ReSource: Transforming Reading and Source Criticism in Digital Cultures
All Library and Information Studies departments at Swedish higher education institutions are included in ReSource. The coordinator is the Swedish School of Library and Information Science (SSLIS) at the University of Borås. Further participating institutions are Linnaeus University, Lund University, Södertörn University, Umeå University, and Uppsala University.
The doctoral projects and courses offered relate to one or more of the following four themes.
(Dis/mis)information, changing information infrastructures, and source criticism
This theme addresses the challenges of media and information literacy in digital environments, including the increasing involvement of algorithms, AI, the increasing instability of (scientific) evidence, individualisation, and commercial platforms. The theme contributes a critical perspective to calls for more media and information literacy in response to the current information crisis and the role of libraries and schools in this context. The theme examines how the changing information infrastructure is implicated in the spread of misinformation, disinformation, and conspiracy ideologies.
Current and historical informational reading practices
Informational reading (or efferent reading) is the basis for source criticism but is rarely the focus of traditional reading research. This theme highlights informational reading as a reading practice and puts current concerns relating to both informational and experiential reading in the larger historical context that is often missing in current debates. This is done through the study of the expectations placed on people’s reading practices during different historical periods, all perceived as characterised by rapid technological change and development.
Libraries as institutional settings for promoting informational reading and source criticism
This theme analyses the role of public and school libraries in the promotion of informational reading and source criticism. These types of libraries, as social institutions for knowledge, culture, education, and life-long learning, have long provided a focal point for magnifying contemporary challenges, changes, and demands related to the information crisis. In these institutions’ promotion of informational reading and source criticism, the professional expertise of librarians is a key asset. This theme provides much-needed analyses of the professional and institutional roles developing in relation to new conditions for informational reading and source criticism.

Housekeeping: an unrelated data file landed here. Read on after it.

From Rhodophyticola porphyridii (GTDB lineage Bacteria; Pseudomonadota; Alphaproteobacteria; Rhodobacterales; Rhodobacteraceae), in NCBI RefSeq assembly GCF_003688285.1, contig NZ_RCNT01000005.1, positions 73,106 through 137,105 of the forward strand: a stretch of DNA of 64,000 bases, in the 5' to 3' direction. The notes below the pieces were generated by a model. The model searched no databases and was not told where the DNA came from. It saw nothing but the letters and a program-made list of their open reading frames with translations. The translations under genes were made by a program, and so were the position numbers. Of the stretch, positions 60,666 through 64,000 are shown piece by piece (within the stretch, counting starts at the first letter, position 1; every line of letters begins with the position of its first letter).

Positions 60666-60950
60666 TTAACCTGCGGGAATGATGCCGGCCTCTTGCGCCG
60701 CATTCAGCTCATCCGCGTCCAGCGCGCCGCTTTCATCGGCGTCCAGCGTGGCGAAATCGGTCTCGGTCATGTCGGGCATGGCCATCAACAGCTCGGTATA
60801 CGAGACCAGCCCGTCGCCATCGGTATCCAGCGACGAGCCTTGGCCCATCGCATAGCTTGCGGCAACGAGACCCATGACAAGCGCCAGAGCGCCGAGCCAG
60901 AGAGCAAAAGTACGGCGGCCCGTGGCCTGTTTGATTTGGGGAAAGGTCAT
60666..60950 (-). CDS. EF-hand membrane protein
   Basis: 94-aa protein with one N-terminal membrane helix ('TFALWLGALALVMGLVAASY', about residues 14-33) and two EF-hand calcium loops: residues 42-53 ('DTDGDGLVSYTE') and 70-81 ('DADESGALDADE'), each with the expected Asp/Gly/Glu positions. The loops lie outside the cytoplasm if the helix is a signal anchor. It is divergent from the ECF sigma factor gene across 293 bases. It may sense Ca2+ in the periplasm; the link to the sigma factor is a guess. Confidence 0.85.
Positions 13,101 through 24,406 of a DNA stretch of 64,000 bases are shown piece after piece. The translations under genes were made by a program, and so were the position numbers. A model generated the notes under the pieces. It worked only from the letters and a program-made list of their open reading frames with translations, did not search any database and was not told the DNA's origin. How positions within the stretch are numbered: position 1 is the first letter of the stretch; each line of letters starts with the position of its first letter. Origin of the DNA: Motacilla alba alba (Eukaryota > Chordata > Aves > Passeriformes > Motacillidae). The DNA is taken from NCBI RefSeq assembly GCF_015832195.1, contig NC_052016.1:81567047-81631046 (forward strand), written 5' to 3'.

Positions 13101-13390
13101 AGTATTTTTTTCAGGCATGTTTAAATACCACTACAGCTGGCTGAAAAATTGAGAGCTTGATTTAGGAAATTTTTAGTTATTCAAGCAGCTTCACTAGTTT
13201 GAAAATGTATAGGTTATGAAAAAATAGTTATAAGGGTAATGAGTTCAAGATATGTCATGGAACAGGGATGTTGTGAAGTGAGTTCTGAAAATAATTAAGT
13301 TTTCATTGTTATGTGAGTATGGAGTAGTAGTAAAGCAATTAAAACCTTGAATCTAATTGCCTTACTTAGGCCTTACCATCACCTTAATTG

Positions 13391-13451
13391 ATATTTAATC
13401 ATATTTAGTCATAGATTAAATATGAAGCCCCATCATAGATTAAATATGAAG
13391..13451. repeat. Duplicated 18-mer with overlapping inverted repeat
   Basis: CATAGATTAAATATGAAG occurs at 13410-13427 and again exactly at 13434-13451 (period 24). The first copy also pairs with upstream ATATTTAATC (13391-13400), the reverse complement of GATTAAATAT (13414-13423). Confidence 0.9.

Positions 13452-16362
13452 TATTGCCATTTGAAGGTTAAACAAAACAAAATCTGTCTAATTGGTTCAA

The credibility and trustworthiness crisis of research
Higher education institutions are established institutions for credible information/knowledge. The crisis of information is, in a sense, a failure of research-based institutions to communicate both knowledge and credibility to a wider audience. This theme addresses the challenges of popularising research on the Internet, in popular journals, and in discussions with politicians, journalists, and influencers, in Sweden and globally. This research theme builds on a long tradition within the library and information studies sub-field of scholarly communication and provides critical perspectives on the production and dissemination of research-based credibility and trustworthiness in the 2020s.